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Dinghy Towing: Ranger FX4/Level II

Originally Published in MotorHome Magazine

An SUV, for many motorhomers, is the ideal dinghy-towed vehicle. If a vehicle that leans a
bit more toward the “utility” end of the SUV spectrum is called for, a small pickup like
the Ford Ranger is a mighty fine alternative that can serve well as your motorhome’s second set of wheels. Ford approves its Ranger for four-down dinghy-style towing when equipped with a manual transmission, and this applies to both the two-wheel-drive (2WD) and four-wheel-drive (4WD) versions. A shift into neutral with the steering column unlocked is all that’s needed to ready the truck for dinghy towing. Our test vehicle was the Ranger FX4, an upgraded model with features aimed at the off-pavement driving enthusiast. It bore a $26,310 manufacturer’s suggested retail price (msrp) as tested, and started with the base FX4-equipped truck at $24,830 msrp. We found the truck also functioned well for our daily commuting and other driving chores. Our FX4 truck was based on the extended-cab, shortbed Ranger.

Extra aft-opening doors for the extended part of the cab make for easy access to
the area, but with full-size adults up front and the seats pushed back for legroom, there’s
not much space in back for anyone bigger than a small kid. Any trip more than a run to the
store or theater would seriously cramp a full-size adult, who would need to be seated
sideways in back. Up front, there’s a surprising amount of space for a large driver.
Legroom and headroom are ample. The nostalgic 8-ball-style shift knob is a nice touch that
feels good and harkens back to an earlier day of Hurst four-speeds and muscle cars, and the brushed-aluminum shift-boot trim rings add contrast to the otherwise monotone interior. Vehicle controls are fairly simple. Climate, truck function and entertainment controls won’t confuse anyone, and the usual array of basic, but easily read, gauges adorns the dash. Ford has done a good job with the sound insulation. The Ranger is comfortably quiet at freeway speeds and allows easy enjoyment of the stereo or casual conversation.

Out back, an optional hardtop tonneau cover and bedliner ($895) provides dry, semisecure bed storage. However, it also restricts storage to whatever fits within the bed-rail height. Ford’s 4.0-liter V-6 engine, rated at 207-hp at 5,250 rpm and 238 lb-ft of torque at 3,000 rpm, is standard on the FX4, as are a five-speed manual transmission with overdrive and a
manual-shift two-speed transfer case. Manual transmissions are fairly common among dinghy towing-approved vehicles, and the Ranger’s gearbox is easy to live with and unstressful to use. Once the driver adjusts to the clutch characteristics and learns the shift gates and patterns, the manual five speed seems like a natural that’s well-suited to the Ranger’s size and powertrain. The V-6 propelled the Ranger along with little evident strain and more than a fun degree of performance. Yet, it averaged more than 19 mpg in varied driving conditions, which is good for the pocketbook. Although the FX4 is an off-road package, its robust suspension didn’t beat us up on the pavement. Most small trucks ride a bit firm and choppy, a result of payload needs and wheelbase considerations, among other things, but the Ranger is no worse than any other. Features of the FX4 package include Bilstein shock absorbers, Alcoa aluminum wheels and BFGoodrich tires, so the truck handles the bumps as well as it looks. The tires are an all-terrain-style tread, but they’re acceptably quiet on the pavement. It’s always a tradeoff between traction and pavement ride and handling when choosing an aggressive tire for a 4WD vehicle, and the BFGs on the Ranger are a fine compromise.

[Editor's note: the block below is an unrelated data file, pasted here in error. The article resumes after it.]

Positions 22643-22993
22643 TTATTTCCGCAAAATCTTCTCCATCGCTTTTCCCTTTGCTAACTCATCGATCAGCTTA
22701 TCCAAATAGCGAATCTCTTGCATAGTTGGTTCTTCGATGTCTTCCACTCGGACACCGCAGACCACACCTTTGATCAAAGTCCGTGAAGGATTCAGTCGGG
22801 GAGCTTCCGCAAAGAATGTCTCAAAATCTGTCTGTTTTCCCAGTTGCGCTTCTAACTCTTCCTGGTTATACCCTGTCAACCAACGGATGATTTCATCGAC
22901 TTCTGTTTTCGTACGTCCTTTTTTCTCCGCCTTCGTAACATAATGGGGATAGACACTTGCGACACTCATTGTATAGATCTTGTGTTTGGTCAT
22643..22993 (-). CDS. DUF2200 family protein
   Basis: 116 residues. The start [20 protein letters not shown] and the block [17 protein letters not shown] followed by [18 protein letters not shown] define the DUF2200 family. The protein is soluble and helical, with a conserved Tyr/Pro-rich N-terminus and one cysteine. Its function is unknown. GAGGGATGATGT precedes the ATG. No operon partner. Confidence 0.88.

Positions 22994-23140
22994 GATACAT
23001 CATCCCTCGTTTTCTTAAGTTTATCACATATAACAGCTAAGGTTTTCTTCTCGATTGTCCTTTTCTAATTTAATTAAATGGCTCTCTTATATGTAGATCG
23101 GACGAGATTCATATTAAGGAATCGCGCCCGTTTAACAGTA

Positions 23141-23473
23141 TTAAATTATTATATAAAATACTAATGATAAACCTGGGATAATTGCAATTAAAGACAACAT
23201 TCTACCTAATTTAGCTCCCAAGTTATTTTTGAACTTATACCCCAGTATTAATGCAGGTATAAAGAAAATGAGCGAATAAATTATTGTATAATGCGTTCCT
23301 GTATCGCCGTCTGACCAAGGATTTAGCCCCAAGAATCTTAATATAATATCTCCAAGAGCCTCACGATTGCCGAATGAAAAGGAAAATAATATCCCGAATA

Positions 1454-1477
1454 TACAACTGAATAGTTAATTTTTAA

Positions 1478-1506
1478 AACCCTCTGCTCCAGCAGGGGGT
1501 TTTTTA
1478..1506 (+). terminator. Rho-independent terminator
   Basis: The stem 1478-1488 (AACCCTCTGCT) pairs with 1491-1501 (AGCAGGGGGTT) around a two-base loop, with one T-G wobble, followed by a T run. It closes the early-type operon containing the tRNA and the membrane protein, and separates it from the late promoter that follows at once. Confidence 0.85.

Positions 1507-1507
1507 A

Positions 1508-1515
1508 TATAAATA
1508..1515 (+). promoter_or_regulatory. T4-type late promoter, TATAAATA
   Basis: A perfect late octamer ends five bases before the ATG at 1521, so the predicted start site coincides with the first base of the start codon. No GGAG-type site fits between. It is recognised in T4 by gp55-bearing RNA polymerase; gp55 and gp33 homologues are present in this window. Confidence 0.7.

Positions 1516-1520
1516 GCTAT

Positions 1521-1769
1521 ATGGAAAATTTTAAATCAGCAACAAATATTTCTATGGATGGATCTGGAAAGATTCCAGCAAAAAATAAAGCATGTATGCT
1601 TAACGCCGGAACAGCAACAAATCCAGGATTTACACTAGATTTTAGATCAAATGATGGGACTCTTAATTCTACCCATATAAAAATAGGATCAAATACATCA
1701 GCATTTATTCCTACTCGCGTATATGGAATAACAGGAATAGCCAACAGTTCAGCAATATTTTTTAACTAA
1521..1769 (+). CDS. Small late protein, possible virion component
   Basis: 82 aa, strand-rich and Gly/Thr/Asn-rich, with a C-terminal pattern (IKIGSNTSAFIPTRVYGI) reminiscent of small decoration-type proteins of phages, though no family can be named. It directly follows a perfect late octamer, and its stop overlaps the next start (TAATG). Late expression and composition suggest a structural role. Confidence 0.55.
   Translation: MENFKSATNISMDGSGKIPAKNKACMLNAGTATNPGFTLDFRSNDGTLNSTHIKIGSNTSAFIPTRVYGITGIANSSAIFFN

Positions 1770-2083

A standard Torsen limited-slip differential helps avoid rear-wheel spin under serious poor-surface driving conditions. Our Ranger test truck was fitted with a Blue Ox part no. BX2157 baseplate; (888) 425-5382, aemfg.com. It was expertly installed by the technicians at Bill’s RV Service in Ventura, California; (805) 339-0882. The truck was connected to the motorhome by a Blue Ox Aventa II tow bar, an easy-to- use and effective towing product. We hauled the Ranger behind the Country Coach First Avenue (the test appeared in the January issue) and found it a stable and reliable dinghy. We had no problems with accurate tracking around corners or with freeway-speed stability. In short, the Ranger behaved as a dinghy should. When an SUV won’t cut it and an automobile definitely won’t do the job, a small truck like the Ranger may be a terrific alternative for dinghy-towing and driving fun.

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